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Emla Patient Information including How Should I Take
In this Article
- What is lidocaine and prilocaine topical (Emla)?
- What are the possible side effects of lidocaine and prilocaine topical (Emla)?
- What is the most important information I should know about lidocaine and prilocaine (Emla)?
- What should I discuss with my health care provider before using lidocaine and prilocaine topical (Emla)?
- How should I use lidocaine and prilocaine topical (Emla)?
- What happens if I miss a dose (Emla)?
- What happens if I overdose (Emla)?
- What should I avoid while taking lidocaine and prilocaine topical (Emla)?
- What other drugs will affect lidocaine and prilocaine topical (Emla)?
- Where can I get more information?
What should I discuss with my health care provider before using lidocaine and prilocaine topical (Emla)?
Overdose is more likely to occur when using a numbing medicine without the advice of a medical doctor (such as during a cosmetic procedure like laser hair removal). However, overdose has also occurred in women treated with a numbing medicine before having a mammography. Symptoms may include uneven heartbeats, seizure (convulsions), coma, slowed breathing, or respiratory failure (breathing stops).
Do not use lidocaine and prilocaine topical if you have a blood cell disorder called methemoglobinemia.
Before lidocaine and prilocaine topical is applied, tell your doctor if you have:
- liver disease;
- a history of allergic reaction to lidocaine or prilocaine; or
- a personal or family history of methemoglobinemia, or any genetic enzyme deficiency.
If you have any of these conditions, you may need a dose adjustment or special tests to safely use lidocaine and prilocaine topical.
FDA pregnancy category B. This medication is not expected to be harmful to an unborn baby. Tell your doctor if you are pregnant or plan to become pregnant during treatment.
Lidocaine and prilocaine topical can pass into breast milk and may harm a nursing baby. Do not use this medication without telling your doctor if you are breast-feeding a baby.
How should I use lidocaine and prilocaine topical (Emla)?
Use this medication exactly as directed on the label, or as it has been prescribed by your doctor. Do not use the medication in larger amounts, or use it for longer than recommended.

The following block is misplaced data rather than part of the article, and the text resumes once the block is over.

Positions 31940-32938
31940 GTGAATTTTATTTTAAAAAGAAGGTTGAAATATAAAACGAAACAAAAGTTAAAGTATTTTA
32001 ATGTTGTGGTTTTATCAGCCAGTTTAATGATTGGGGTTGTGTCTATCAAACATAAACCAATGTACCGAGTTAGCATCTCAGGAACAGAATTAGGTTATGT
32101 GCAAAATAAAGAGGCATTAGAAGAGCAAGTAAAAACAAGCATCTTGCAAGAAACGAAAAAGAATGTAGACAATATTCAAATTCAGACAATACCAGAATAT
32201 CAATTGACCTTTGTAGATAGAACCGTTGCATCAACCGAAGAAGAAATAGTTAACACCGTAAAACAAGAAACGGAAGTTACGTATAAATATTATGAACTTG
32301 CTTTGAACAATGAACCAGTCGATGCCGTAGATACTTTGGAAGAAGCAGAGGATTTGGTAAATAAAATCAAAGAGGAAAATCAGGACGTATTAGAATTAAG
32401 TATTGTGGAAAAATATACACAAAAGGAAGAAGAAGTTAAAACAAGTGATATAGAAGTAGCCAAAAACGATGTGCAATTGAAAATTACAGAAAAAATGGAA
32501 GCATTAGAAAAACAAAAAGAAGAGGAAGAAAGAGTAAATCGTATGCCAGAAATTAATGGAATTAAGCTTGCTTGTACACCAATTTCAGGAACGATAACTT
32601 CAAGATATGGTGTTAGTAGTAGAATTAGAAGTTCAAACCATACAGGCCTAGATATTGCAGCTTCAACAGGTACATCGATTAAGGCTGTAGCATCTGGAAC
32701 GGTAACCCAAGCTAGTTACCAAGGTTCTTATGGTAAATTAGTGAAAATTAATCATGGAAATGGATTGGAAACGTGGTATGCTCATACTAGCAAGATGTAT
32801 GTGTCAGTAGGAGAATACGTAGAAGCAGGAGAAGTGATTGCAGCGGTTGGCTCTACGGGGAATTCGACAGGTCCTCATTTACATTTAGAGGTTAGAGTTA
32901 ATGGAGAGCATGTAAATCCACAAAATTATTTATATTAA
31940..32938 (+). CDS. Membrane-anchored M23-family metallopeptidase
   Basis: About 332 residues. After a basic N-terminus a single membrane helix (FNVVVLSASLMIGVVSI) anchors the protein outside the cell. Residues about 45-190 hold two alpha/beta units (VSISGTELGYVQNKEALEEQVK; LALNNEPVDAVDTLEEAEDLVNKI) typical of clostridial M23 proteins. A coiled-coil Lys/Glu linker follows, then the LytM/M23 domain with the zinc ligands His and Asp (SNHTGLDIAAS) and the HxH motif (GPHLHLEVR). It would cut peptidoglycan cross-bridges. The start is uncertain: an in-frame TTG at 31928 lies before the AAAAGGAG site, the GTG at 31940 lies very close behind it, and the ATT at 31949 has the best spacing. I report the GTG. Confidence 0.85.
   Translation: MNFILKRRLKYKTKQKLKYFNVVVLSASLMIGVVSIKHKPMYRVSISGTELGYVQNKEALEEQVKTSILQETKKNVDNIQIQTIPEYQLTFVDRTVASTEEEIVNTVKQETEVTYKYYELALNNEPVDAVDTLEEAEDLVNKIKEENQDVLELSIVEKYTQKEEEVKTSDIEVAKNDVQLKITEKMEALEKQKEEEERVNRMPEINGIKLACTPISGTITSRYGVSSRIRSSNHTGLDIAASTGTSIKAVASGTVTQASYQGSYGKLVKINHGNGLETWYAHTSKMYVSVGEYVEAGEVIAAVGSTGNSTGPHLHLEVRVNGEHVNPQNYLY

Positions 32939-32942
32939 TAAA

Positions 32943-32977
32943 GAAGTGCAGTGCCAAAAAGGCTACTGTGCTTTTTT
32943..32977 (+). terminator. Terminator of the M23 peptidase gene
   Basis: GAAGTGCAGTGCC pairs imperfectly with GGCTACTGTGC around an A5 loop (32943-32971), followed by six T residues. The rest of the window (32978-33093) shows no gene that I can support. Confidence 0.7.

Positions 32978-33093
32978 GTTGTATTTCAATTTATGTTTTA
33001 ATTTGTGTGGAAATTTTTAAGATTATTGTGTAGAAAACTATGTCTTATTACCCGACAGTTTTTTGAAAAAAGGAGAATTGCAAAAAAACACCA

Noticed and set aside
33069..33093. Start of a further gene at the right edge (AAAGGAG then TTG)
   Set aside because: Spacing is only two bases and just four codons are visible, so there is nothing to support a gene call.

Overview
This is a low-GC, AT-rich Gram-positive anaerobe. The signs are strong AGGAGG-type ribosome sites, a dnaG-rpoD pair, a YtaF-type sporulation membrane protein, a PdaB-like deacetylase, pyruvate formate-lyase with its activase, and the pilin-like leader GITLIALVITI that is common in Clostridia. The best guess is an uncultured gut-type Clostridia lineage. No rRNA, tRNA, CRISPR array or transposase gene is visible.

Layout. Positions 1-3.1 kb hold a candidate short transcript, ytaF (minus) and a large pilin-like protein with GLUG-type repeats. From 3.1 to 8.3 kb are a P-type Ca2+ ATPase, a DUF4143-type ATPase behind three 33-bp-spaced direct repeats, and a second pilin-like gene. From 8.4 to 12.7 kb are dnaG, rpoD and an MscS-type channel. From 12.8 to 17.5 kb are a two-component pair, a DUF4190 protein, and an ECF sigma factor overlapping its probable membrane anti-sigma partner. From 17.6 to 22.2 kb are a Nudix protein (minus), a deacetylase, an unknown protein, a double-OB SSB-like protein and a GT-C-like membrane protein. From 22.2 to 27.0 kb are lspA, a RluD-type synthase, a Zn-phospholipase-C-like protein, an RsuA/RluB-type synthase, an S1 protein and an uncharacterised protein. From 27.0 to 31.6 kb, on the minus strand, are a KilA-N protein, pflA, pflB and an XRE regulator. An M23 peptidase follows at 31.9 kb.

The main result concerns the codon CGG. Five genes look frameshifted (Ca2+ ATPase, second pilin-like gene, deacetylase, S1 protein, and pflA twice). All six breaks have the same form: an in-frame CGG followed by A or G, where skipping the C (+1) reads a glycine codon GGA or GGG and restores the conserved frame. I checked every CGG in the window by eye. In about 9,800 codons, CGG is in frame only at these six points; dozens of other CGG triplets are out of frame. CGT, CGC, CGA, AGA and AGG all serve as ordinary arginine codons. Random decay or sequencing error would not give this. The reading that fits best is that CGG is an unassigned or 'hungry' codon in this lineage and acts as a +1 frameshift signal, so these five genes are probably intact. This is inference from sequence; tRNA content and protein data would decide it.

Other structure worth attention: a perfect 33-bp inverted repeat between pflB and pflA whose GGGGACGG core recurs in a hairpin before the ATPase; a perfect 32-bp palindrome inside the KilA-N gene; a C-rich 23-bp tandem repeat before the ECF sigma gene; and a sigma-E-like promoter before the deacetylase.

Your body may absorb more of this medication if you use too much, if you apply it over large skin areas, or if you apply heat, bandages, or plastic wrap to treated skin areas. Skin that is cut or irritated may also absorb more topical medication than healthy skin.
Use the smallest amount of medicine needed to numb the skin or relieve pain. Do not use large amounts of lidocaine and prilocaine topical, or cover treated skin areas with a bandage or plastic wrap without medical advice. Be aware that many cosmetic procedures are performed without a medical doctor present.
This medication comes with instructions for safe and effective application. Follow these directions carefully. Ask your doctor or pharmacist if you have any questions.
You should be lying down when lidocaine and prilocaine topical cream is applied.
Your medicine may have been supplied with bandages to cover the cream when it is applied to a small area on your skin. If using a bandage dressing, first apply a thick layer of the cream to the skin, taking care not to spread the cream out. Place the bandage over the cream and smooth down the edges until it is completely sealed around the cream.
Lidocaine and prilocaine topical is usually applied 1 to 2 hours before the start of a procedure that requires the treated area to be numb. Follow your doctor's instructions about the length of time the cream should be left on the skin.
Store lidocaine and prilocaine topical at room temperature away from moisture and heat. Do not allow the cream to freeze.
Additional Emla Information
Emla - User Reviews
Emla User Reviews
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Report Problems to the Food and Drug Administration
You are encouraged to report negative side effects of prescription drugs to the FDA. Visit the FDA MedWatch website or call 1-800-FDA-1088.
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